Chinese internet giant Alibaba will buy Hong Kong’s largest English-language newspaper, the South China Morning Post, and other media assets of the SCMP Group for HK$2.06 billion, the Group said in a filing to the Hong Kong Stock Exchange on Monday. The deal, which was confirmed on Friday following weeks of speculation, has drawn concerns about press freedom in the city.
The Hong Kong Journalists’ Association issued a statement saying it worried that the ownership change would mean compromises on China coverage for SCMP, which has already been accused of gradually taking a more pro-Beijing editorial stance.
The HKJA was especially concerned about comments made by Alibaba Executive Vice Chairman Joseph Tsai, who said he hoped the SCMP could provide an angle different from mainstream Western media in reporting China.
Meanwhile, Chinese netizens lamented that the deal could mean “death” for the century-old newspaper. Some users on the Weibo platform lit candles for the SCMP, while others said the newspaper would become “government media.”
Good deal or bad deal?
The SCMP-Alibaba deal was one of the hottest topics over the weekend after the SCMP published the news on its website on Friday night, followed immediately by an Alibaba statement, an in-depth interview with Tsai and Tsai’s letter to readers, in which he vowed to preserve the newspaper’s editorial independence.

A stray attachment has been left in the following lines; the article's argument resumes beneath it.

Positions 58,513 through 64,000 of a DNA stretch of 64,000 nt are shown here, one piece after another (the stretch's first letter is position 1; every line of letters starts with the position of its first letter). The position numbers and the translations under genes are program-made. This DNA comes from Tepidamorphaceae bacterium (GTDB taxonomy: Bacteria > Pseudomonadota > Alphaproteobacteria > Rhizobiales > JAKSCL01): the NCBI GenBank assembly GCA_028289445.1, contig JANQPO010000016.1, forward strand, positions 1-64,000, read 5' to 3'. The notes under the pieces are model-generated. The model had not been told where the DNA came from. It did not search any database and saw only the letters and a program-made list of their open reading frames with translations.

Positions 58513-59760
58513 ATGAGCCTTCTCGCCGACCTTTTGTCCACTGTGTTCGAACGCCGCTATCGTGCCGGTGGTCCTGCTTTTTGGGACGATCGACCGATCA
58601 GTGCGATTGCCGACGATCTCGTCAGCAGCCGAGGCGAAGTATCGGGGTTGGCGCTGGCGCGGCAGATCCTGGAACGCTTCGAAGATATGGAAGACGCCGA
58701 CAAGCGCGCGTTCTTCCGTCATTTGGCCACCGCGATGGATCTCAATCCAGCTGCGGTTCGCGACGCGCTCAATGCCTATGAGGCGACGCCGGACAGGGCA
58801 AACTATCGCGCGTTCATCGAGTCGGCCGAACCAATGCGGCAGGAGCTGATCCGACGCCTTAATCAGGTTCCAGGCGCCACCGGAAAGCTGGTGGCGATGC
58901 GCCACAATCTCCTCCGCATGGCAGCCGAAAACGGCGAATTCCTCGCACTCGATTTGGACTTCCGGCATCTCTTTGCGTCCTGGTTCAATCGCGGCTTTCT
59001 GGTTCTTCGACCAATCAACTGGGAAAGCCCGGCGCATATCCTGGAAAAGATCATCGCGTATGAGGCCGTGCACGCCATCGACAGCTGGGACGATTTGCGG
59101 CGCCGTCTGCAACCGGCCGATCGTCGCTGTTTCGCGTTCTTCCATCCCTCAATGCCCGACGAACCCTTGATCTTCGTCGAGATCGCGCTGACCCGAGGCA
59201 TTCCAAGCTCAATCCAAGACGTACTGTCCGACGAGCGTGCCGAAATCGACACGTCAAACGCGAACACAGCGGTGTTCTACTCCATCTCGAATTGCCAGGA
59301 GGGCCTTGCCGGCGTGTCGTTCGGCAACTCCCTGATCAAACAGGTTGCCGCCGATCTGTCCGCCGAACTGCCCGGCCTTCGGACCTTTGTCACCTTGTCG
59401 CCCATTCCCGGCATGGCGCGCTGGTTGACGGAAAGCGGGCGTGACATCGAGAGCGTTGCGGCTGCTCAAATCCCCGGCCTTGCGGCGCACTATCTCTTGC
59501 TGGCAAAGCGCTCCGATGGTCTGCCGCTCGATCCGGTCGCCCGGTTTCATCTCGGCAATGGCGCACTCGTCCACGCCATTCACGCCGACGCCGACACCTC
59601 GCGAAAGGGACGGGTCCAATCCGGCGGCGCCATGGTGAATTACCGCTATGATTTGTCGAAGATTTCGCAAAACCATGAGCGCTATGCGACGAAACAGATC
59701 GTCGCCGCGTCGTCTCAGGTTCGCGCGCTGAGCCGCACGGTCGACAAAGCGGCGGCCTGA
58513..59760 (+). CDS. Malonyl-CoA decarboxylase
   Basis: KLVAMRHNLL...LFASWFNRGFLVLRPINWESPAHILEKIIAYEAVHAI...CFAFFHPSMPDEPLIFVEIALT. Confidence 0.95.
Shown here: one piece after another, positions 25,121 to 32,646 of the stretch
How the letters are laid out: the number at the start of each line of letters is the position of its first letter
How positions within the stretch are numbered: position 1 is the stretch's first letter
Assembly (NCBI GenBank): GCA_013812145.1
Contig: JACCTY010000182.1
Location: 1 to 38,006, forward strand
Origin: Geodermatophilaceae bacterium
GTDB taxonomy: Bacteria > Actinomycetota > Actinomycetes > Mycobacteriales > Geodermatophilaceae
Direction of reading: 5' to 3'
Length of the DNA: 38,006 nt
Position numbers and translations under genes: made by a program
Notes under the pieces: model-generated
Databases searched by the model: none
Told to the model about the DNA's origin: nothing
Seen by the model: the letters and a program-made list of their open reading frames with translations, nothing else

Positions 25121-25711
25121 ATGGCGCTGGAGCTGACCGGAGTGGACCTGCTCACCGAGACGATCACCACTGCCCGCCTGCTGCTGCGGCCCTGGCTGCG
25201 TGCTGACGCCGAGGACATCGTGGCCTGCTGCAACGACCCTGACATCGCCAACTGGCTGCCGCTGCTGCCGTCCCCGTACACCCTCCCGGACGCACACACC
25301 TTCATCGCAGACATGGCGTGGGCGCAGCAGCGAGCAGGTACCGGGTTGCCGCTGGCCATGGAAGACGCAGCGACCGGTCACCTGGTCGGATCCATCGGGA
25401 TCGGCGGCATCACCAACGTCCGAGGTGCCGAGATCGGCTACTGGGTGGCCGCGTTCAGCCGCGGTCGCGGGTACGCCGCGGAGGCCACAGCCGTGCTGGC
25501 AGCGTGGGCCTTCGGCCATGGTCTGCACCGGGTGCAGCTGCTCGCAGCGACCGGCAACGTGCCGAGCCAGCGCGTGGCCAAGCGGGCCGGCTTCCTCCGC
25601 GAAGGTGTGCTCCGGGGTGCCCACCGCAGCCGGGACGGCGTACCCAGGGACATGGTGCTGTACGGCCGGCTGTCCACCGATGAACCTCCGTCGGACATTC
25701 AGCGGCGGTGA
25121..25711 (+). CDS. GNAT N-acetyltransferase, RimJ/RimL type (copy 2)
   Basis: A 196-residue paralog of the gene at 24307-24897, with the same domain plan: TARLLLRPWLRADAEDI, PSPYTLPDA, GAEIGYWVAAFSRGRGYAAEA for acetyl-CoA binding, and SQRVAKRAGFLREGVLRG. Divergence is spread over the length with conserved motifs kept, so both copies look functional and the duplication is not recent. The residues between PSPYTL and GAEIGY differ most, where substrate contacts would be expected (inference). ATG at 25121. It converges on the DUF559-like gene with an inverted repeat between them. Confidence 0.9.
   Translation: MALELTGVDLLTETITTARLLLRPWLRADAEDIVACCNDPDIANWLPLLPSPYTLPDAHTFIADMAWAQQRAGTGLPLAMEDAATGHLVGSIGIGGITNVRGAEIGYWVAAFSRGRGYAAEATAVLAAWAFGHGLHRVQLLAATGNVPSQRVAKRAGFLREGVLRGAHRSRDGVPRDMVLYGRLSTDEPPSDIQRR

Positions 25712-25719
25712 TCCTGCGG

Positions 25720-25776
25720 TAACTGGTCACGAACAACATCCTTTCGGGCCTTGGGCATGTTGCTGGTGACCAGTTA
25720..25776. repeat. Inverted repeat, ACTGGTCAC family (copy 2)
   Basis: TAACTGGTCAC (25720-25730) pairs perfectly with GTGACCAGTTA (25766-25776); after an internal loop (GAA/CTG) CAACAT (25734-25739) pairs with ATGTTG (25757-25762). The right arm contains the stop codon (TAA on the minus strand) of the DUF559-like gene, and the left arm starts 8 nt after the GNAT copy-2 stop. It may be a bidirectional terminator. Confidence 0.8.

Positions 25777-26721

While most Western media reports compared the deal with Amazon chief Jeff Bezos’s purchase of the Washington Post, Chinese reports examined the domestic media landscape. Many noted Alibaba was improving its media portfolio to counter the other two internet giants in the famous BAT club – Baidu and Tencent.
Both Baidu and Tencent have their own established web news portals and are influential in the entertainment and social media industries. Coming relatively late to the game, Alibaba has made a wise strategic move by buying an influential English media outlet, which has for decades reported on sensitive topics seen as taboos in China, new media Jiemian said.
Bloomberg noted the purchase was a good deal for Alibaba business-wise too. The e-commerce company acquired the SCMP for less than twice the media business’s annual revenue last year, while Business Insider was sold to Axel Springer SE for six times its estimated revenue for 2016, Bloomberg said. In the same report, Peter Schloss, managing partner of CastleHill Partners LLC, a Beijing-based advisory and investment company, noted Jack Ma was “doing the central government a favour by ensuring that the South China Morning Post is in friendly hands.”
However, Tech In Asia said the deal was a big PR mistake for Ma. “Alibaba is buying the South China Morning Post to spread a positive narrative about China. That’s a terrible idea,” editor Charles Custer said, “The problem – and this is the big mistake Alibaba is making – is that now Alibaba becomes the scapegoat for any and every instance of pro-Beijing bias found in the paper.”